Conference (13-15 February) will be attended by the 600 Participants of 22 Countries
New Delhi, 10 February, 2012
International Conference on Scientific Developments and Technical Challenges in the Progressive Control of Foot and Mouth Disease in South Asia is being organized from 13-15 February at NASC Complex, Pusa Campus. The conference will discuss the likely roadmap to eradicate FMD from South Asia. India has to play a pivotal role in engaging other stakeholders in this important issue. Conference will jointly organized by the Indian Council of Agricultural Research (ICAR), Department of Animal Husbandry, Dairying and Fisheries and FAO.
In this regard, a joint press conference was organized by the ICAR and FAO. Prof. K.M.L. Pathak, Chairman, Organizing Committee and Deputy Director General (Animal Science), ICAR said that the conference is being organized to gauge how scientific progress on FMD is changing the potential for control of the disease in South Asia. The principal themes of the conference are-Potential of current FMD research for the development of improved vaccines with properties that could reduce cost and achieve greater impact of vaccination programme, the importance of a comprehensive assessment of epidemiology and impact of control measures in the design of improved FMD control programmes, science and the monitoring and evaluation of Regionally Coordinated FMD programmes and the growing FMD scientific output from Eurasia.
Dr. Subhash Morzaria, Co-Chairman, Organizing Committee and Regional Manager, Emergency Centre for Transboundary Animal Disease, FAO Regional Office, Bangkok said that livestock is getting importance for food security in South Asia. To double the milk production by 2025, India has to control FMD. He hoped that a roadmap for eradication of FMD from South Asia will be framed during the conference.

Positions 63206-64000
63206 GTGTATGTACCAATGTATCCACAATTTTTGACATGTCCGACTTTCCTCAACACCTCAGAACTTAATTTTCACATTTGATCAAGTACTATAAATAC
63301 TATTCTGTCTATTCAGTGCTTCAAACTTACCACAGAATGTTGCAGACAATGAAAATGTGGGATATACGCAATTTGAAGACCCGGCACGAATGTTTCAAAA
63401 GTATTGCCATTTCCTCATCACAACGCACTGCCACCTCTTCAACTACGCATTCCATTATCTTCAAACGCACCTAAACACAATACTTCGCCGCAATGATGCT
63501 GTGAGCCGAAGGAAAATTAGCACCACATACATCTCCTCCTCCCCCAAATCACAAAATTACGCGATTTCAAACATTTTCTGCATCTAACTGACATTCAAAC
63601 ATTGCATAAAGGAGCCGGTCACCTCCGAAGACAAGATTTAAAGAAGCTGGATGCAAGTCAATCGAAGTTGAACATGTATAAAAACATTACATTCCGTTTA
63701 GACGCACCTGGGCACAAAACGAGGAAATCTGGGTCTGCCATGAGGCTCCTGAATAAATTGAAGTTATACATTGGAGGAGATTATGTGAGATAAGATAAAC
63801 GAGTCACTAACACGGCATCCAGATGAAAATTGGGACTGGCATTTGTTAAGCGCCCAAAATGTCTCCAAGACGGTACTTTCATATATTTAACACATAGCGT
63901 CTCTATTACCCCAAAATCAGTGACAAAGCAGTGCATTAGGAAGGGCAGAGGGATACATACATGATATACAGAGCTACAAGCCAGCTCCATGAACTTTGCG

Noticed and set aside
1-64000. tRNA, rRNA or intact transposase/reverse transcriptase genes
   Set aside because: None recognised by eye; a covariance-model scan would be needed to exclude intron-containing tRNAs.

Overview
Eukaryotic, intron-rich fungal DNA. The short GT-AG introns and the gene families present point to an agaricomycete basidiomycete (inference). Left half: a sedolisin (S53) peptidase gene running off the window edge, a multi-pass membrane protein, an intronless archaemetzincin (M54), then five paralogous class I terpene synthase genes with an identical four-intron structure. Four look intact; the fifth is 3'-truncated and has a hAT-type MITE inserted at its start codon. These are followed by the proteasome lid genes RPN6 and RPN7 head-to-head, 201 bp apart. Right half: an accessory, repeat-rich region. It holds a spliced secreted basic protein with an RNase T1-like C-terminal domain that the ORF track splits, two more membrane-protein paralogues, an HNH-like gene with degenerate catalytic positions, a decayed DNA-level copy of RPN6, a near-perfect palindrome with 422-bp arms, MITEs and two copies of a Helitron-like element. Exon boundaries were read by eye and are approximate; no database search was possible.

Mr. Keith Sumption, Secretary, FAO said that south Asia is one of the seven major areas affected by FMD. Continuous and coordinated efforts can eradicate the FMD from this region. He suggested a sustainable national level programmes for every south Asian nation.
There will be about 600 participants, out of which 80 international participants from 22 countries attend the conference.
FMD is an acute, highly contagious and economically important disease of cloven-hoofed animals and wild ungulates. More than 528 million livestock population are under the constant risk for FMD. The direct loss of this disease is Rs 20,000 crore/year apart from indirect losses. ICAR through its institute Project Directorate on FMD has developed required epidemiological information and contemporary diagnostics required for launching of FMD control programme in the country since 2003-04. The immediate objective of ICAR is to develop technologies for control of FMD in India with ultimate goal of eradication of FMD by 2030.
(Source-NAIP Sub-Project on Mass Media Mobilization, DKMA)